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Back to School!

Whether in a meeting or a webinar, there are some things you should do as a host to make things run more smoothly. And, there are things you should do as an attendee or panelist to ensure the same. There are two different types of events - those with a handful of people, and those with a larger group (whether there is a larger group in person, on-line, or both.) For meetings with a handful of people, usually a free form meeting works fine. But, when there are larger groups, let's go back to when you were in school.

If you want to speak, whether you're a panelist or an attendee - raise your virtual hand!! Waving at your camera doesn't count. And, speaking without being recognized usually causes interruptions, bad audio for others (as you cut off someone else speaking), or you not being able to be heard. Raise that virtual hand, and wait. If you're hosting the meeting - make sure you're paying attention to whose hands are raised, and make sure you call on them! Otherwise, this doesn't work.

In a very large meeting, with a lot going on, assign a co-host to keep an eye on who is looking to speak. Divide and conquer the tasks. When there are screen shares, raised hands, attendees to elevate - it's challenging to complete all of these effectively.

When you're ready to speak, unmute yourself! And, you don't have to ask if everyone can hear you. They'll let you know if they can't. In a long meeting, questions like this add a significant amount of time when everyone asks. If you make sure you're unmuted, 99% of the time other attendees and panelists will be able to hear you. Remember those Verizon commercials - "Can you hear me now?" Don't be him. But, also remember to turn your mic off once you're done. We've all been in virtual meetings when someone finishes talking, and someone in their house or office then starts speaking to them. Don't make the host do more work. Don't interrupt your colleagues this way. Be polite and turn your mic back off.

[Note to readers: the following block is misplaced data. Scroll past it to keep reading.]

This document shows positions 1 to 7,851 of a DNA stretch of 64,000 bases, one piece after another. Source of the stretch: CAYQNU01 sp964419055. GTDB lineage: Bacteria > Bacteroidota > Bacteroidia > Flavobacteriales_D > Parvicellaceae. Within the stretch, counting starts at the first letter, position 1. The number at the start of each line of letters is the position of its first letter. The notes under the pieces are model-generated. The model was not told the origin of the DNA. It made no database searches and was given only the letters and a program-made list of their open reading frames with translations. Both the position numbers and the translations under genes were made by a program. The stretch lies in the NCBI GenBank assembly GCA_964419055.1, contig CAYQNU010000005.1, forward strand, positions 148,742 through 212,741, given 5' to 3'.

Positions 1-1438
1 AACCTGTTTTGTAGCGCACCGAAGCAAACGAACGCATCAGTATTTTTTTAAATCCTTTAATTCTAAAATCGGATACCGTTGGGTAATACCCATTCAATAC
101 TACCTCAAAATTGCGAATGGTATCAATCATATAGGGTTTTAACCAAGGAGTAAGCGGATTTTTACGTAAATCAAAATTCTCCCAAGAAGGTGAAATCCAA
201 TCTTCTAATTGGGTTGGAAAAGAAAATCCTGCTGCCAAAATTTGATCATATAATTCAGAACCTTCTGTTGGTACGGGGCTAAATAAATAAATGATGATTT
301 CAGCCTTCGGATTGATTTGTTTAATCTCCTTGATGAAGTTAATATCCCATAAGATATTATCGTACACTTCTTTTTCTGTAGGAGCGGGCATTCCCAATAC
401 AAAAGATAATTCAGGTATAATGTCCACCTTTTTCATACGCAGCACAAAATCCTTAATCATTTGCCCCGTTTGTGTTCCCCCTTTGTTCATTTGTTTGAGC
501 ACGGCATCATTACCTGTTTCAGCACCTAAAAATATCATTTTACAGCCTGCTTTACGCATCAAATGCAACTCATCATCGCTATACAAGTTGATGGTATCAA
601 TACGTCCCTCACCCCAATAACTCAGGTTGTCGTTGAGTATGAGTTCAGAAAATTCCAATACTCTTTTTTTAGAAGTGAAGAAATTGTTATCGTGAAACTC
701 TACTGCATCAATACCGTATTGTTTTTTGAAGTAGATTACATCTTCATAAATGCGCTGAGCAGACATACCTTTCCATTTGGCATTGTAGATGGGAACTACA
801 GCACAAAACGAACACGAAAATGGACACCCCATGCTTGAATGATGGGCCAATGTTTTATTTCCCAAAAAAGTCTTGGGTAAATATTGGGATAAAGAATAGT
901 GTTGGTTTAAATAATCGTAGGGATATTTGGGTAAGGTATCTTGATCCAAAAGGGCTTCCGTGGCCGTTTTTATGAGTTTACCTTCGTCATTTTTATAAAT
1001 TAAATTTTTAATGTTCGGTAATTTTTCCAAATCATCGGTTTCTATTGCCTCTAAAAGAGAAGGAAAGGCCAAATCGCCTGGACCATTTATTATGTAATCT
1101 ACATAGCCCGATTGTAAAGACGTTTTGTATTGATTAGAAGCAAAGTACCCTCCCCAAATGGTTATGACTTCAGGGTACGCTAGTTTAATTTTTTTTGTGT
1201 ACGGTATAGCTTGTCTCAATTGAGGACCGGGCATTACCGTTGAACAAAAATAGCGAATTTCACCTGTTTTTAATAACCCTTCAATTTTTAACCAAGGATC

If you're planning on sharing your screen, have it ready. Make sure the host knows in advance you'd like to do that - they have to allow screen sharing, so waiting until you need to do it to request permission delays the meeting. Think of it as a full in-person meeting. If you were getting ready to speak, and had a presentation to distribute, you wouldn't wait until you were called on to open your briefcase and put the hand-out on the table to distribute. Treat this the same way.

Turn your camera on when you are getting ready to speak. We don't want to look at a box with your name on it. We want to see you. If you need to, brush your hair and change out of your pajama top before the meeting. But, let people see who is speaking. Our faces are expressive - use that to help get your message across. And, while we're talking about your camera being on, try not to be back-lit. If you're going to sit in front of a window during daylight, sit facing it. Back-lit attendees are shadowy characters!

Lastly, for this post, use the chat only for important reasons. Joining a meeting and seeing someone you haven't been in touch with for a while, and then chatting with that person (especially if everyone can see your messages) is distracting. The good news - your private chat messages aren't saved by the host, but if your counterpart in the chat saves the chat, those private messages are here forever. Hybrid meetings have completely different challenges and we'll talk about those next time.

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